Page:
Along the route to the train display, we even saw plants bearing coffee beans. By the time everyone reached the room that housed the cactus, the air was filled with “oohs” and “aahs.” It is quite interesting really to see cactus in the middle of frigid cold Bronx, New York.
By comparison, the only other “train show” I have ever been to that seemed as crowded, is the Train Collectors Association Eastern Division semi annual event in York, Pennsylvania. Not that there were 14,000 people in the garden at one time, but the conservatory itself was as full with people as any one hall at the York fairgrounds. Beyond the TCA event, the crowd here was a cross section of world culture. I heard accents unfamiliar to even a cosmopolitan New Yorker . The place was packed with children, grandparents, infants in strollers, people in wheelchairs, there were truly children of all ages from just about everywhere, and all were there to see the trains.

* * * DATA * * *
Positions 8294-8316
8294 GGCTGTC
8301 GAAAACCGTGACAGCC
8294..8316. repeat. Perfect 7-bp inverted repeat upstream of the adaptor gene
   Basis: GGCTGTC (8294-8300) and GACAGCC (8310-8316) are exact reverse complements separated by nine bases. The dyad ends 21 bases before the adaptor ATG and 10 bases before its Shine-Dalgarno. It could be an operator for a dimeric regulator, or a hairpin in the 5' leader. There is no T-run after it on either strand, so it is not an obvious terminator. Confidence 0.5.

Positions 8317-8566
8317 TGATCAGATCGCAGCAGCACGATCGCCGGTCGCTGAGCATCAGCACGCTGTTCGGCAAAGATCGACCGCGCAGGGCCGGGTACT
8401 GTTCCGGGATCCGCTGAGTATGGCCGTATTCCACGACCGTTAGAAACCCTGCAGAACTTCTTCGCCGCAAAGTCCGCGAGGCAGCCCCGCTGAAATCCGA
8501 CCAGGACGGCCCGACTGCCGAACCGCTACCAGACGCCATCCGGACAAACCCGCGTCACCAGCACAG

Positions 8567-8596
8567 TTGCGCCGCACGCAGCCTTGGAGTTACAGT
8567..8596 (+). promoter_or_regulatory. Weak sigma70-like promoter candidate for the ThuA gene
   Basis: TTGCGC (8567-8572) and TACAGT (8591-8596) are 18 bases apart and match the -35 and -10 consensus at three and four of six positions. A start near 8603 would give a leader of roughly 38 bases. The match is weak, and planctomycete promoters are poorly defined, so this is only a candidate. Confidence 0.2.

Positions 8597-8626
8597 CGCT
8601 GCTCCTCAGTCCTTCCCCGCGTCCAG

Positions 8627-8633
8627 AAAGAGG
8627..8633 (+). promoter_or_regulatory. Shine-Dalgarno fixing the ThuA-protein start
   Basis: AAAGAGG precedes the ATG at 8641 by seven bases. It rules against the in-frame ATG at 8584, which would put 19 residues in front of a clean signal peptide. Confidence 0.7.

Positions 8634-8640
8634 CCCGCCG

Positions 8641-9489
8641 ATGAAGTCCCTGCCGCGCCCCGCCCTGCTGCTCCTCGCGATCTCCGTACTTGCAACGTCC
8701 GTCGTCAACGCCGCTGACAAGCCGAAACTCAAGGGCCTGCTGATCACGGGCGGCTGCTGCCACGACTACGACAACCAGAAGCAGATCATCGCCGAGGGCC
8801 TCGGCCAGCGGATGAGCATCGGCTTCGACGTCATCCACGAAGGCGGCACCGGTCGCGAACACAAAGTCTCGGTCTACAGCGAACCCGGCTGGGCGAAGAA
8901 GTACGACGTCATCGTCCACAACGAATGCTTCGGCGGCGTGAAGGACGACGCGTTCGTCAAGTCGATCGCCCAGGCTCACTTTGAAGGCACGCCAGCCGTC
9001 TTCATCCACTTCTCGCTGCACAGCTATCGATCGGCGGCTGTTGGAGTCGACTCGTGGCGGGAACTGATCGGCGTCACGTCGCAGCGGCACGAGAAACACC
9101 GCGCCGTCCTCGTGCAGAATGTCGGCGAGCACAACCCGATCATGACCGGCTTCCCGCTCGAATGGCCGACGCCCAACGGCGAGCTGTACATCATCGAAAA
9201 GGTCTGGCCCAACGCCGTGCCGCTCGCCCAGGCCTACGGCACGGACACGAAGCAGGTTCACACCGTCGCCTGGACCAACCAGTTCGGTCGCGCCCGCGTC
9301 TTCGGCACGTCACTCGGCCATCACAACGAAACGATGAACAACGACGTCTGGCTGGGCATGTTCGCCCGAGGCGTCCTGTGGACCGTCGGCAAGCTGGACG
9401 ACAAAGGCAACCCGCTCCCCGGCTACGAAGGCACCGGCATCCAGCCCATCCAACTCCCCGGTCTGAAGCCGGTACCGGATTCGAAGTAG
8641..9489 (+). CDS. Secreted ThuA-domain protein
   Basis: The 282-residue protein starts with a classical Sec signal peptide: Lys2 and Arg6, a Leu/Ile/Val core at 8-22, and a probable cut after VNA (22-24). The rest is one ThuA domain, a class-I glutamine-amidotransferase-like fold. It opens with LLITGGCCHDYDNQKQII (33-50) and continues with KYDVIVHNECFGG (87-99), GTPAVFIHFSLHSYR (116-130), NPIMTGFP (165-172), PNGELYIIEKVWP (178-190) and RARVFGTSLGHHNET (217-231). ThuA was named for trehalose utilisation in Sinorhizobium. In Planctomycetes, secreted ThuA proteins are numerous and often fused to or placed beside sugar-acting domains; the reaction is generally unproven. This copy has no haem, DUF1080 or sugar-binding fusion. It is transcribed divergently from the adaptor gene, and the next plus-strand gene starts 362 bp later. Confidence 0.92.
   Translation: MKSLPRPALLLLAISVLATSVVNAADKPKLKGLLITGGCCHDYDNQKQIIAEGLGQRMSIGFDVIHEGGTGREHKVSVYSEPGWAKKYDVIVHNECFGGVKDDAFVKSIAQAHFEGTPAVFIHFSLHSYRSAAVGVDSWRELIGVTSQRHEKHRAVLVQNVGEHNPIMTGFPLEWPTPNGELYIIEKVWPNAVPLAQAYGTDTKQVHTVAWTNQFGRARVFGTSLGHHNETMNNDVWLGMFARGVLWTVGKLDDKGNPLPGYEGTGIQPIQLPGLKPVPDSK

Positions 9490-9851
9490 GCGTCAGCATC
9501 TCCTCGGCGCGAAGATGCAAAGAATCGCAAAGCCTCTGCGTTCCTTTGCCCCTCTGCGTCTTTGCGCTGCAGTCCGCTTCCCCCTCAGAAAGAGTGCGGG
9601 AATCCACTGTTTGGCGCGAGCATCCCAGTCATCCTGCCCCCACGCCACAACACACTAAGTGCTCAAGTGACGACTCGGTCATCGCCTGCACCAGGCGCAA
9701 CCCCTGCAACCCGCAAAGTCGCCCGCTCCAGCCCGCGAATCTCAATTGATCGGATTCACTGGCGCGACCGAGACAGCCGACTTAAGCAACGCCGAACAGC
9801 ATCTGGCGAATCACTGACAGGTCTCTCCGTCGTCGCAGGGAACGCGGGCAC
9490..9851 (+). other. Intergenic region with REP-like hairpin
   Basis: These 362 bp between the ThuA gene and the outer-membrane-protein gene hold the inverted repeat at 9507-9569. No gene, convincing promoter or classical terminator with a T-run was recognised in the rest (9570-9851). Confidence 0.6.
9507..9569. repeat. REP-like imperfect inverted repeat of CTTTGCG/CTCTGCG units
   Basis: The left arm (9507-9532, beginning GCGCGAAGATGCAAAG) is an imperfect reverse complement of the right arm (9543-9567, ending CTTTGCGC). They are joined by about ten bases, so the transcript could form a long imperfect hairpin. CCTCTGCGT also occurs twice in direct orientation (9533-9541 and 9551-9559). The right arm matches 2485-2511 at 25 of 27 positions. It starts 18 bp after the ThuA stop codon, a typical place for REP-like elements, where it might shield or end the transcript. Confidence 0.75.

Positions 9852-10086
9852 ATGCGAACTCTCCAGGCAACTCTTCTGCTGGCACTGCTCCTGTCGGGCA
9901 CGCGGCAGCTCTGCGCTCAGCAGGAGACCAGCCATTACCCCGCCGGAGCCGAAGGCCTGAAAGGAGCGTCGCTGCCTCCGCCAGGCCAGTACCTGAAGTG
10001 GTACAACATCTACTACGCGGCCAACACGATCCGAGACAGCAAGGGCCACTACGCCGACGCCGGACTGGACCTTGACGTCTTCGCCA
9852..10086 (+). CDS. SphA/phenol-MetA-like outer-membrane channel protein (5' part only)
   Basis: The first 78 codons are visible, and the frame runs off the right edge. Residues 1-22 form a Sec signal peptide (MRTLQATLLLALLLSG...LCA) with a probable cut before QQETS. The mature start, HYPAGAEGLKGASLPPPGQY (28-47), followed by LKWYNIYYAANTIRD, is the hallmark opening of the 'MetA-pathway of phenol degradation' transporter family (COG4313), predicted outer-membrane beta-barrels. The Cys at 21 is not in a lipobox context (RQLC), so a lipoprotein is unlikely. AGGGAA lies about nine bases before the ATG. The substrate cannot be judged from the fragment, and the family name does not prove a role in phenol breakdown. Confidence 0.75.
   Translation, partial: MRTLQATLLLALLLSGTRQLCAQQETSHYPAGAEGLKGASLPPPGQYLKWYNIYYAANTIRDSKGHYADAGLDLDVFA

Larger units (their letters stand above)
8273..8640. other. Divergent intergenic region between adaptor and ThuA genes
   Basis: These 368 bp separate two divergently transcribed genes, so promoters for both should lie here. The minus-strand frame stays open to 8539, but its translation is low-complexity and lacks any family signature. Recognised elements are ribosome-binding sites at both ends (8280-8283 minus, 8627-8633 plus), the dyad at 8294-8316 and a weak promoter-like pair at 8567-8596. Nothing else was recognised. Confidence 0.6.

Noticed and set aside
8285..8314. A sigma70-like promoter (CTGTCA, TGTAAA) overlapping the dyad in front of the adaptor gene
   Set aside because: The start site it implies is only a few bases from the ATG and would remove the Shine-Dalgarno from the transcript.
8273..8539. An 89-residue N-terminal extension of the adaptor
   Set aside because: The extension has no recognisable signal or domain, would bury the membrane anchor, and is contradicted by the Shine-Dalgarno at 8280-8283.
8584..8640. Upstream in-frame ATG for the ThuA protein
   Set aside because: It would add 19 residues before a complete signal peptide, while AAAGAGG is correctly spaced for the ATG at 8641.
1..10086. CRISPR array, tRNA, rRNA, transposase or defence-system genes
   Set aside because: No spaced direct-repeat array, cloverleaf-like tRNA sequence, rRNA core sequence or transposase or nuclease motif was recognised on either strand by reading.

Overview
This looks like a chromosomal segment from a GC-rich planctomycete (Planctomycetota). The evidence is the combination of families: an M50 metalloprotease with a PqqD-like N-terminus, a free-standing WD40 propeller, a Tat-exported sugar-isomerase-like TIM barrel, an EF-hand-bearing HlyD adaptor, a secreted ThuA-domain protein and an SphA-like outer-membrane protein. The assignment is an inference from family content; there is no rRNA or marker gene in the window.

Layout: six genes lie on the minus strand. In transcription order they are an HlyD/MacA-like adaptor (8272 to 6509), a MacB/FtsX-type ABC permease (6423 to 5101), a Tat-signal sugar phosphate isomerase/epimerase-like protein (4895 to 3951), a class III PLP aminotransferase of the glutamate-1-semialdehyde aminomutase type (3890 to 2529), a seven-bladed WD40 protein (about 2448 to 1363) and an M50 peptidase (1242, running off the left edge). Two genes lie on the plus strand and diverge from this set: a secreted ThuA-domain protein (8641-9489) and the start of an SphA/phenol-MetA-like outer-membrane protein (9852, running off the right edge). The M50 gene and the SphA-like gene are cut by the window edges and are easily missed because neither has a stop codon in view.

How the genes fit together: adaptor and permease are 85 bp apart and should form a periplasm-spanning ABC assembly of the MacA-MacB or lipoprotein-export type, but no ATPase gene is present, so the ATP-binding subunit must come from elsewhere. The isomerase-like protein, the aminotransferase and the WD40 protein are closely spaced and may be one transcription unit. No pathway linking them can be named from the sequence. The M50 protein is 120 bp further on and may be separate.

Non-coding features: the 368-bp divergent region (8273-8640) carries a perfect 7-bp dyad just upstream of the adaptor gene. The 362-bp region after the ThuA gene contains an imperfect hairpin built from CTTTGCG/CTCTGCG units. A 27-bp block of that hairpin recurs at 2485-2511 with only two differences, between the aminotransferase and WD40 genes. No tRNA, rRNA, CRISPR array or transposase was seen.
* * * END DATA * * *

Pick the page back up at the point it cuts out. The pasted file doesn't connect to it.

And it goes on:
I must confide that once in the wing of the conservatory that housed the train display, I saw not one person interested in any plants or the greater field of botany. The scenery and trains combine to make an animated, unusual, and unexpected interpretation of the sights and landmarks of New York. All the structures are made of plant matter. Mr. Busse does not work from a blue print according to an interview in a local newspaper. The G gauge garden railroad trains loop around water falls, exotic plants, cross high bridges over the publics’ heads, and of course pass the modeled famous landmarks of New York. The display itself occupies an amazing 6000 square feet. There are 140 replicas including the Statue of Liberty, Hell Gate Bridge, Apollo Theater, Saks Fifth Avenue, Radio City Music Hall, Rockefeller Center, Brooklyn Bridge, Grand Central Terminal, Metropolitan Museum of Art, Guggenheim Museum, St. Patrick’s Cathedral, and the new center of attraction this year – the 1923 Yankee Stadium. There are also recreations of famous sites from around the metropolitan area such as Van Cortlandt Manor and the Rockefeller estate known as Kykuit.